Thomas Atkinson | Ruint Horse

Atkinson headshotI WAS SITTING in Miss Jerolee’s Trims ‘n Tans. It’s my grandma’s beauty parlor, my mom’s mom, and everybody calls her Miss Jeri, or just Jeri. Even me if anybody’s in earshot ‘cause she says she don’t look old enough to be a grandmother. She does. Dad used to say she’s “fighting the good fight” but spray tan and teeth whitener can only take you so far. The tanning bed’s been broke as long as I can remember and she gets the spray tan wholesale with her beautician license. She’s orange as the big barrels of cheese curls I like so much from the Dollar General, and her teeth glow like those fluorescent pigtail lights.

Miss Jerolee’s was packed full of high school girls, all tattooed and snake bit, getting their hair and nails done up for prom, but it still smelt like chemicals and burnt hair and old lady BO. The clouds were piling up outside and to take my mind off them, I was looking at an old Cosmo hoping it wouldn’t rain. That’s all there is, three-year-old Cosmos with covers wavy from coffee rings and the sweat off all those diet Mountain Dews. There was an article called “How to Drive Your Man Wild in Bed,” and the yellow-eyed girl sitting next to me waved a loose hand over the pages and said, “Hell, that’s easy. Just give ‘em a handful of titty and leave the lights on.”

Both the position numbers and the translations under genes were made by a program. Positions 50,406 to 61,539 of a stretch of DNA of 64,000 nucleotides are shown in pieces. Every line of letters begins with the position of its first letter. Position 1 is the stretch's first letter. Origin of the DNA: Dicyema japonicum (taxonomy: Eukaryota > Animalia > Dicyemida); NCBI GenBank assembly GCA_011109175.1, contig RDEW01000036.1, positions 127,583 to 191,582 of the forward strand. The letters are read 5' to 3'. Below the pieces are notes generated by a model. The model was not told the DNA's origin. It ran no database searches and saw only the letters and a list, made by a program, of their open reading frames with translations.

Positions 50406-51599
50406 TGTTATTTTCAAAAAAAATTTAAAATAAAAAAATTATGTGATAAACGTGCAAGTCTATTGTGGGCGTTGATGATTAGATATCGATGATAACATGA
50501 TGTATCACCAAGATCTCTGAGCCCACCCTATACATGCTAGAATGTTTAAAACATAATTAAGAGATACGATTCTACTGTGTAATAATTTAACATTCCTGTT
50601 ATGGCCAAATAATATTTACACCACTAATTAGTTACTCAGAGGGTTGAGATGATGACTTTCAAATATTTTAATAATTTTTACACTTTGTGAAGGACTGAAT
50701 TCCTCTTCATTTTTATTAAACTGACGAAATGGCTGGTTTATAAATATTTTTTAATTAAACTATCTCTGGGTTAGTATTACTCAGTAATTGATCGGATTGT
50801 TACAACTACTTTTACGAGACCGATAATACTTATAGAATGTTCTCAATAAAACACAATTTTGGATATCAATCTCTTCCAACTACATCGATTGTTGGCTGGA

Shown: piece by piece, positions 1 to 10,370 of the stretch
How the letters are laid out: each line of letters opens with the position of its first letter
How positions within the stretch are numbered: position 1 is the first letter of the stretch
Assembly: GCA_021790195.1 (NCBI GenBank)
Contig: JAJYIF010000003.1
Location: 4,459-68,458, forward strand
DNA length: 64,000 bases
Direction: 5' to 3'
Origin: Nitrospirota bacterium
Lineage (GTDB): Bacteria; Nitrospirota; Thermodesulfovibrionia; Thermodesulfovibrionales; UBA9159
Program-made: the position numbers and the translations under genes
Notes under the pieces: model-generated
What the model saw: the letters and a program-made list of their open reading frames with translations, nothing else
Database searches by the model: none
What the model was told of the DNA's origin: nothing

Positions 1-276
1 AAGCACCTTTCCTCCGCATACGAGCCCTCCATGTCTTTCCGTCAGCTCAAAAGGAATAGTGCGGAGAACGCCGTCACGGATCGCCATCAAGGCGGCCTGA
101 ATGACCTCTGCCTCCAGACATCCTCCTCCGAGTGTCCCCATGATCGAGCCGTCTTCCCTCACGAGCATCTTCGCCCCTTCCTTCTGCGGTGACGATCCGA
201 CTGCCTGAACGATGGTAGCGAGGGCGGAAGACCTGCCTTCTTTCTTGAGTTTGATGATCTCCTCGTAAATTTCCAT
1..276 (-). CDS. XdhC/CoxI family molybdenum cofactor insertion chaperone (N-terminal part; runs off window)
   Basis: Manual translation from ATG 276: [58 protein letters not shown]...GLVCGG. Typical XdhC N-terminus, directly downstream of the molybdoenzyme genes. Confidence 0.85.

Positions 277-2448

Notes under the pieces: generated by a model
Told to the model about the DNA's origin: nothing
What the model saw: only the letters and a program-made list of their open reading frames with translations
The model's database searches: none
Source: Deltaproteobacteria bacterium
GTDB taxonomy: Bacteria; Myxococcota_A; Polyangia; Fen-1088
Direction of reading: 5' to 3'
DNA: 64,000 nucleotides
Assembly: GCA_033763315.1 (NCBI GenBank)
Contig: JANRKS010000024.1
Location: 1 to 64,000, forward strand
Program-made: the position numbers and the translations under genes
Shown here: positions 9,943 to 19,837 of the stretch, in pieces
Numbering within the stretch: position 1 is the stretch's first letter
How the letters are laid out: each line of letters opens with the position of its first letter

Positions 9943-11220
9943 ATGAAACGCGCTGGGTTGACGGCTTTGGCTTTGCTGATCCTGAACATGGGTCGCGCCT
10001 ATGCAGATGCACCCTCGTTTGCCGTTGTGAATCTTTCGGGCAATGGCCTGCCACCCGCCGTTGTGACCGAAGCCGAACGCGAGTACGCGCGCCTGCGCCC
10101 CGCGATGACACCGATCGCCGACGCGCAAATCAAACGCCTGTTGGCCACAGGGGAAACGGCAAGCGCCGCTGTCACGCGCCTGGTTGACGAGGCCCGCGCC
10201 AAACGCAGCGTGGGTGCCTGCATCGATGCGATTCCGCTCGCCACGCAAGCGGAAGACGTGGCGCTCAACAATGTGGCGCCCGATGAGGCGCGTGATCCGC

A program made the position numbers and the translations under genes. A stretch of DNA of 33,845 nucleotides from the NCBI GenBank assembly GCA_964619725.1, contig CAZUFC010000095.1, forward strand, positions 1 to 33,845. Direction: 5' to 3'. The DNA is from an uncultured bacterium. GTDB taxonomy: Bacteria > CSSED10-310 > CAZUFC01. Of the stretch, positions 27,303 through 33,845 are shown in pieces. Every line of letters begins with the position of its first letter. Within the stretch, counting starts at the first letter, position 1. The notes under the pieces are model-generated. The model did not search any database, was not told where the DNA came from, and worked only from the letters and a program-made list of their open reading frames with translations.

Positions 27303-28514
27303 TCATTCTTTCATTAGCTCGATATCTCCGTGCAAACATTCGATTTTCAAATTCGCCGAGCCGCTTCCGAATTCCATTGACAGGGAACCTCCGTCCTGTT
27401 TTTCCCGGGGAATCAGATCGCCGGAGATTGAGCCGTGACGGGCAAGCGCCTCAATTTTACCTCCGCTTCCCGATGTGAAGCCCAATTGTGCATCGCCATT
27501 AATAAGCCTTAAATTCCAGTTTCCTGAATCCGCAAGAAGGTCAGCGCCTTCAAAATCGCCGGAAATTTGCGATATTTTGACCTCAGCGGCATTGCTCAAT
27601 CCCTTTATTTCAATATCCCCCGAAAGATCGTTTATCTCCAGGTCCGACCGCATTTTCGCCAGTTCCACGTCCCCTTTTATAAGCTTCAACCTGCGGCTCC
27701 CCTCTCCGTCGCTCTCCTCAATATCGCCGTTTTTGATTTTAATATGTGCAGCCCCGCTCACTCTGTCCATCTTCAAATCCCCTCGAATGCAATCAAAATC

I thought she was done because she smiled a lazy smile and blinked real slow like mom does when she’s on the Oxy. Then she said, “But don’t never let ‘em stick it in your…”

Jeri yelled, “Got-damn it, Sasha! I know you’re not setting there talking to my grandbaby with that mouth. I’ll jerk those studs out of your lip and stick this curling iron in your backdoor – see what you got to say then.”

Sasha pulled at her lip, worrying one of her infected studs and laughed a thin laugh, “I don’t know, Miss Jerolee, I might just like that. You never can tell.”

I’m not a baby but Jeri still thinks I am. I’m starting 8th grade next year. Not that I guess I should be reading about how to drive my man wild in bed, ‘cause I don’t have a man or even a boyfriend and even if I did I don’t think I’d be doing what they’re telling me to do without a blindfold and a big bottle of mouthwash.

Jeri pointed the curling iron at me and said, “Amber, she opens her yap agin you just holler. She’ll go to prom with that Franklin trash looking like something the cat drug in.”

Sasha pouted and said, “Bobby’s not trash. Them Franklins is good people.”